Oil sands technology questioned after series of leaks polluting aquifers
Environmentalists are questioning a technology used by Canadian Natural Resources (TSX, NYSE:CNQ) to extract crude from its oil sands operations in Alberta, following a second leak at the firm’s Wolf Lake project, which seriously contaminated an aquifer in late October.
According to Alberta Energy Regulator, a few days after CNRL reported the well break, it discovered elevated levels of hydrocarbons in the aquifer about 10 kilometres away from the firm’s Primrose East property.
The Wolf Lake project was using a method called cyclic steam stimulation, which according to Canadian Press, is the same technology that was being used at CNRL’s Primrose site during a spill in 2013, where nearly 1 million litres of bitumen leaked into the surrounding area.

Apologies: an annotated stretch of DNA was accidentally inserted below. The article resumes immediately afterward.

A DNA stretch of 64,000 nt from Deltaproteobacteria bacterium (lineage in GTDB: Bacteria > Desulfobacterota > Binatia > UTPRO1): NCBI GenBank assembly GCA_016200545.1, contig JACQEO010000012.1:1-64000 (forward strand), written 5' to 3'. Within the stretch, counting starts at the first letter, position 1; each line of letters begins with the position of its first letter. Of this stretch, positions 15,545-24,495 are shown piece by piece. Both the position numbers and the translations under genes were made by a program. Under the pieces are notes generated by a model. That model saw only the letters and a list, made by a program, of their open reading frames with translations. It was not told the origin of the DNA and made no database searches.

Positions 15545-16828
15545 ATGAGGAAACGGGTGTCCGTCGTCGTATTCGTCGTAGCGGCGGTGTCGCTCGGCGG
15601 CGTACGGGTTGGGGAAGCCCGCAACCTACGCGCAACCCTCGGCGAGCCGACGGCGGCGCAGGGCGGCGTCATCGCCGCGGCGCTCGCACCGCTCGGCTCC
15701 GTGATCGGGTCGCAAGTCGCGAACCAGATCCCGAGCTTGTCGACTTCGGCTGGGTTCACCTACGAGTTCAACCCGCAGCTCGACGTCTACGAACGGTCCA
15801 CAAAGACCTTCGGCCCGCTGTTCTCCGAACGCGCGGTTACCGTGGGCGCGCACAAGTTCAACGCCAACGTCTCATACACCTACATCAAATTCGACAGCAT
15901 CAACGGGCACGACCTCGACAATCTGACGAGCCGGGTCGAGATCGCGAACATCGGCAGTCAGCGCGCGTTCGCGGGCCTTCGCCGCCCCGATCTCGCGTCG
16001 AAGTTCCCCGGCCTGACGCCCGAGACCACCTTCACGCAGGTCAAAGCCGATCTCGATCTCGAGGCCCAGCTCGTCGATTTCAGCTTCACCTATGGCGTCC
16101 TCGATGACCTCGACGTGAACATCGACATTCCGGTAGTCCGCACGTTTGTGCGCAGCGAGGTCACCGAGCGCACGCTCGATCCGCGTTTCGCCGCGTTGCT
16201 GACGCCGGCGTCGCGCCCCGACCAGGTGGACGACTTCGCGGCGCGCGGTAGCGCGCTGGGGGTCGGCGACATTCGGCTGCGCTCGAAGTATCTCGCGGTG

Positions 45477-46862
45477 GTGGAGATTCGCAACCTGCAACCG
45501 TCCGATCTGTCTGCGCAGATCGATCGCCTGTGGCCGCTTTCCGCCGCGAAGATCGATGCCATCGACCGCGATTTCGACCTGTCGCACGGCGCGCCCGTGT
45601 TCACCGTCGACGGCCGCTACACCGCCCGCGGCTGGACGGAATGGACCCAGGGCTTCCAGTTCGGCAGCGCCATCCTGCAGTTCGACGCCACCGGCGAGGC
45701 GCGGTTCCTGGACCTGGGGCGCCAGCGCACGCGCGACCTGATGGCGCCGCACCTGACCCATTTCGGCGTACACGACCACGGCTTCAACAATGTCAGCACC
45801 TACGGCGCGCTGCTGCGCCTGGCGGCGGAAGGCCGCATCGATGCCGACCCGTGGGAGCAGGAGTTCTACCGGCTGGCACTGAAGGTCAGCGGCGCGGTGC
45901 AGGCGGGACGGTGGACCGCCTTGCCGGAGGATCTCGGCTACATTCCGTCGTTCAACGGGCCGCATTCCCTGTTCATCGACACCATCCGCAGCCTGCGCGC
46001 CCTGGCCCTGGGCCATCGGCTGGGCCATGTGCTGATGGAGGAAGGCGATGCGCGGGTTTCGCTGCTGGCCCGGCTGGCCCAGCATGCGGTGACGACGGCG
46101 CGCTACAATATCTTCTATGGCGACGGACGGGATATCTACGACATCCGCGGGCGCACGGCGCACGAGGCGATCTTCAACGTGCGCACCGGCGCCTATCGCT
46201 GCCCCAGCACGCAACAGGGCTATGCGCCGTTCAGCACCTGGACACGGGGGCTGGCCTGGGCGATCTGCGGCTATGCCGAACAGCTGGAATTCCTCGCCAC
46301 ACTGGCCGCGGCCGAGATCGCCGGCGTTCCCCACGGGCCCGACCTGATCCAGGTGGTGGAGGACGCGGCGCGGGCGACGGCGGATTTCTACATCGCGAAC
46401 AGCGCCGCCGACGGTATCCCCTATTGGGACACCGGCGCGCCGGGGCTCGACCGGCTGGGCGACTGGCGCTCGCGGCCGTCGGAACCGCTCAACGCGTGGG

Earlier this year the regulator investigated another leak from a CNRL well. The agency said 27,000 litres of crude bitumen were released underground on January 3 at Primprose.
In an interview this weekend, Greenpeace Canada’s Keith Stewart told CP the technology has caused concerns since 2009, but authorities have yet to take any action.
The energy regulator says CNRL must clean up the aquifer located about 60 kilometres northwest of Cold Lake. Stewart, however, says he doubts that is even possible as the chemicals involved to filter out are known to be extremely tough.
Image from archives